Michael Brown: That's a great idea and we might propose that.
McLean, Va.: Since this fight has been so highly controversial, can we expect to pay extraordinary ticket prices when it does come to town?
Michael Brown: Don't know yet. Too premature to tell.
Potomac, Maryland: This is absolutely very "un-American" to deny Tyson the right to fight based on his past rape conviction. He has served time for his crimes and has a right to pursue his professional aspirations.
Michael Brown: We agree. We did not think it was our right to tell him he could not earn a living.
Washington, D.C.: How do you respond to women in the district who believe that supporting a convicted rapist and suspected serial sexual offender is a slap in the face to every woman who has ever been a victim of sexual assault in the District of Columbia?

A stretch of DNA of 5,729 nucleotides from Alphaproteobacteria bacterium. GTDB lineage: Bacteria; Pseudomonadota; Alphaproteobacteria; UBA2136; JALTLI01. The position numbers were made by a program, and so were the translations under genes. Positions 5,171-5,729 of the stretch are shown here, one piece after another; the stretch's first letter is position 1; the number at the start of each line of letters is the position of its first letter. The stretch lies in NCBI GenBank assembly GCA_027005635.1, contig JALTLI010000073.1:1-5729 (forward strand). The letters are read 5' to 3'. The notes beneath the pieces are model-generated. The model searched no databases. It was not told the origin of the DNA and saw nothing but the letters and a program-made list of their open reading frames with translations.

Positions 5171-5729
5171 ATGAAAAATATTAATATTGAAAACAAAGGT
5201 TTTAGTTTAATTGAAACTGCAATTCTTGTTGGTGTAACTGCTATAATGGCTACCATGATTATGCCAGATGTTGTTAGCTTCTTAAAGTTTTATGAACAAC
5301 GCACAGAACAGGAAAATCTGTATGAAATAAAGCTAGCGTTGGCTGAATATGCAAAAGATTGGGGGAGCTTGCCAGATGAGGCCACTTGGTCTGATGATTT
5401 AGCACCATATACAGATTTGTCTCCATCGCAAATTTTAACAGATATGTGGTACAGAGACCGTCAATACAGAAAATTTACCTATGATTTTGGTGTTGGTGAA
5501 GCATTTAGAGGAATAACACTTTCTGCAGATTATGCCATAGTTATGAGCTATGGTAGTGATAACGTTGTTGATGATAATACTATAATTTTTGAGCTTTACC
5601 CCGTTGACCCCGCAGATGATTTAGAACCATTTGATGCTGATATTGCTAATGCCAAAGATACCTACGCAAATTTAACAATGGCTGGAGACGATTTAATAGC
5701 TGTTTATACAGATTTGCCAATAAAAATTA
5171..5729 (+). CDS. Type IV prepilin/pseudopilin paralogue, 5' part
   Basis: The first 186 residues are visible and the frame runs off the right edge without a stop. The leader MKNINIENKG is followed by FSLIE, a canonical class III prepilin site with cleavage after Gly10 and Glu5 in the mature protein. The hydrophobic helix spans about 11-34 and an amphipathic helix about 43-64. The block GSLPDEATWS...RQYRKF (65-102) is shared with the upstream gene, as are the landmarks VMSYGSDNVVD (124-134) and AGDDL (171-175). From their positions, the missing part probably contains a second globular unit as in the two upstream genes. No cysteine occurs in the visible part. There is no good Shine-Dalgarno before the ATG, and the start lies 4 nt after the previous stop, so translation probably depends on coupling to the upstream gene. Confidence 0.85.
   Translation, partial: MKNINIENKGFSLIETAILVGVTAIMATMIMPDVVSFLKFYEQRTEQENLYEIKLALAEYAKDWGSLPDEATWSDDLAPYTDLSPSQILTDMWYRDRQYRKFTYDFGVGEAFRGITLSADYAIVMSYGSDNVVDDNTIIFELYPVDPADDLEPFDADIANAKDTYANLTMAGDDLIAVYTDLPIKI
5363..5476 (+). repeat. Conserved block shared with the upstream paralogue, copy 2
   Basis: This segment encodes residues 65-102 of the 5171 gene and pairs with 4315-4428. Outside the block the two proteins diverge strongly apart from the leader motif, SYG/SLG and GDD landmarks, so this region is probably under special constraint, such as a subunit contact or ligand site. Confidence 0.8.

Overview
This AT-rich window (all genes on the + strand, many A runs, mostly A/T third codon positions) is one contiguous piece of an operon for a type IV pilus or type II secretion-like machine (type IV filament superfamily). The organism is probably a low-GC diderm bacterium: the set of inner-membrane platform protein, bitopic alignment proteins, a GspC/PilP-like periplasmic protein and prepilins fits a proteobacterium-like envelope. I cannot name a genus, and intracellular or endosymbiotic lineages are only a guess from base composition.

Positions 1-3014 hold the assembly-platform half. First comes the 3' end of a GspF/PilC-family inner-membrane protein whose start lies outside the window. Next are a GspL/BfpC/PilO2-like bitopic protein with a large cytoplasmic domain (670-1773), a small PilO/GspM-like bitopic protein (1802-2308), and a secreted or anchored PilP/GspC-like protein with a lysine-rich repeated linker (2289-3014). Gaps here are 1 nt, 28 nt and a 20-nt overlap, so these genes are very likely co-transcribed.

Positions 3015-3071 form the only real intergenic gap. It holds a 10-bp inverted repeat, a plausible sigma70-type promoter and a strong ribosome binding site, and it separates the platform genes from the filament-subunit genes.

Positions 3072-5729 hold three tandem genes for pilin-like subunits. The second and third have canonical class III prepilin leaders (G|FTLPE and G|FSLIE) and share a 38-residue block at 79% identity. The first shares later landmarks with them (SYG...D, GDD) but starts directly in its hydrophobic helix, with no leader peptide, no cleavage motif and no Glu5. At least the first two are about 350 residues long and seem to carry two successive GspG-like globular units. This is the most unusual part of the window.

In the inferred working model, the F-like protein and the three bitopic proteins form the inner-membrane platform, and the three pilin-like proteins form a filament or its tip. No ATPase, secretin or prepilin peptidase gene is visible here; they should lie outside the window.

Michael Brown: I agree with you. In this case, however, we will use the negative to create a positive which will boost the local economy.
Washington, D.C.: Mr. Brown, I believe that the public outcry will eventually persuade you that if Sin City doesn't want Tyson, neither should any other city in America, let alone our nation's capital. Inviting Tyson here sends the wrong message (i.e. when in need, it's ok to compromise your values), and could only elevate him in the eyes of our youth. I hope you get a hundred messages like mine today, and that you give them careful consideration. Thank you.
Michael Brown: Thank you for your comment but Sept. 11 changed a lot of things, including the economy in this city, the jobs that were lost and if this can help get the economy back on its feet, we think the positives outweigh the negatives.
Michael Brown: We appreciate all of the interest on this matter and we will continue to hear all of the opposition and all of the support. Thank you again.